Perspective from Derek MacDonald, OD, FAAO
Source:

Pardhan S et al. Invest Ophthalmol Vis Sci. 2017. doi: 10.1167/iovs.16-20273.

March 28, 2017
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Central vision loss affects daily tasks more than peripheral

Perspective from Derek MacDonald, OD, FAAO
Source:

Pardhan S et al. Invest Ophthalmol Vis Sci. 2017. doi: 10.1167/iovs.16-20273.

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Patients with central vision loss due to age-related macular degeneration have greater difficulty in visually guided manual prehension and object placement as compared to patients with peripheral visual field loss caused by glaucoma, a study showed.

The study was conducted on 17 glaucoma patients with peripheral field loss (PFL), 17 AMD patients with central field loss (CFL) and 10 age-matched controls.

Participants had to reach toward and grasp a cylindrical object and transport and place it at a predefined peripheral location. Kinematic data were collected with Vicon 460 three-dimensional motion analysis system. Twenty-four trials were conducted for each participant, for a total of 1,056 trials.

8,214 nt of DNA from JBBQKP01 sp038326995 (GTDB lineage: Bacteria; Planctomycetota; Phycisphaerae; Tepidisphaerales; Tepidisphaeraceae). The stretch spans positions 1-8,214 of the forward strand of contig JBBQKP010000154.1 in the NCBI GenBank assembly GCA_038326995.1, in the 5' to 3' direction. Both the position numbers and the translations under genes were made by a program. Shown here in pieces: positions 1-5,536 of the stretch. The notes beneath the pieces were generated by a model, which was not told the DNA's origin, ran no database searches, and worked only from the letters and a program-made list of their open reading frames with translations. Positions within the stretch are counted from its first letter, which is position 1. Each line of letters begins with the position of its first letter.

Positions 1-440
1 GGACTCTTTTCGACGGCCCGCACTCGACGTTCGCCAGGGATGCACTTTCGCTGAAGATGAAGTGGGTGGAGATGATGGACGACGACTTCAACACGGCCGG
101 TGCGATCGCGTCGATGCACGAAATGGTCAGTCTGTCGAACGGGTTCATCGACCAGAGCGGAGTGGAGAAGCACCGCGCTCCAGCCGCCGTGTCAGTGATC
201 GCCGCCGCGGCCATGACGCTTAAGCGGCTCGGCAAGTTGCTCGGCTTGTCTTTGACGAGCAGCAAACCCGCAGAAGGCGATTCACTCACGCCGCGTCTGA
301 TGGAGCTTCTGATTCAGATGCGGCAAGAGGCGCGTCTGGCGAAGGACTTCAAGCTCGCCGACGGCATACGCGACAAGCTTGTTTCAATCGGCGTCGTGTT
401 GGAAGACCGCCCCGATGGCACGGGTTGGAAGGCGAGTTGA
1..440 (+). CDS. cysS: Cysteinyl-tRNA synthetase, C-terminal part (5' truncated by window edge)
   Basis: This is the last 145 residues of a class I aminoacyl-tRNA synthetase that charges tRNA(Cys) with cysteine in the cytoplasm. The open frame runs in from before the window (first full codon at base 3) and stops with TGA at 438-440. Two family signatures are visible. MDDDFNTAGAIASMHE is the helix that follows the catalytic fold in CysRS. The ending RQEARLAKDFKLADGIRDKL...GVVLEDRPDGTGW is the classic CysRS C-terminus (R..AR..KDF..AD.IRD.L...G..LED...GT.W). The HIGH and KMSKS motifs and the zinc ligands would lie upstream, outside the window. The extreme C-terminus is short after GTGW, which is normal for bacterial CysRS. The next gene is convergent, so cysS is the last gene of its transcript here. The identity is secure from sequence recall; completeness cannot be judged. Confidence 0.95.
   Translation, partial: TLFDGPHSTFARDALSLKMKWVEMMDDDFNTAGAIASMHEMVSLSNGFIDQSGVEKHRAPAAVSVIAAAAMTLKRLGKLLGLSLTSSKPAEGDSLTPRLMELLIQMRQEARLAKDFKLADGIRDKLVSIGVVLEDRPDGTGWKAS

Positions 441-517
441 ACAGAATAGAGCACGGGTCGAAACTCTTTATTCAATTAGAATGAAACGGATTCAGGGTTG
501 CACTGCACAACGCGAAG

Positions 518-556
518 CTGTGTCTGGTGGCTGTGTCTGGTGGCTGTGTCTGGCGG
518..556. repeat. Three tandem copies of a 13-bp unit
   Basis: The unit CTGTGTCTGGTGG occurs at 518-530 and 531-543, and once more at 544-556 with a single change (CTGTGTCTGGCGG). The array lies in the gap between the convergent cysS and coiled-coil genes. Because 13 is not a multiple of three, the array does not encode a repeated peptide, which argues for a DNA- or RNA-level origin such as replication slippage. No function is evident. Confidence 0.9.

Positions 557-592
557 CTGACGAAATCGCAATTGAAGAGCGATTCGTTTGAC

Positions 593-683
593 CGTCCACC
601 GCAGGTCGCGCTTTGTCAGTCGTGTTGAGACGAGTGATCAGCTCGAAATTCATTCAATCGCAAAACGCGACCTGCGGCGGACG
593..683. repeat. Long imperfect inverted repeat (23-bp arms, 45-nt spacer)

Post-hoc analysis was divided in two phases: reach-to-grasp and transport-to-place. Collected data demonstrated significant differences between groups in the reach-to-grasp phase, with greater overall movement time, longer reaction time, longer deceleration time and slower velocity corrections as well as a slower aperture of the hand after maximum grip for the CFL group in comparison to the PFL group. No significant differences were registered in maximum grip aperture, peak velocity and time-to-reach peak velocity.

Significant differences were also reported in the transport-to-place phase, with greater transport duration, lateral velocity corrections, deceleration time and number of object-placing errors for the CFL group.

This study suggests that CFL will affect daily activities more than peripheral visual field loss.

“Manual prehension tasks that involve reaching and grasping an object and then transporting it to another location are important activities of daily living,” the authors wrote. “Health care professionals/care givers should be aware that, for patients with central field defects, however acquired, such tasks may be difficult, and this should be reflected in the health care they receive.” – by Michela Cimberle

Disclosure: The authors report no financial disclosures.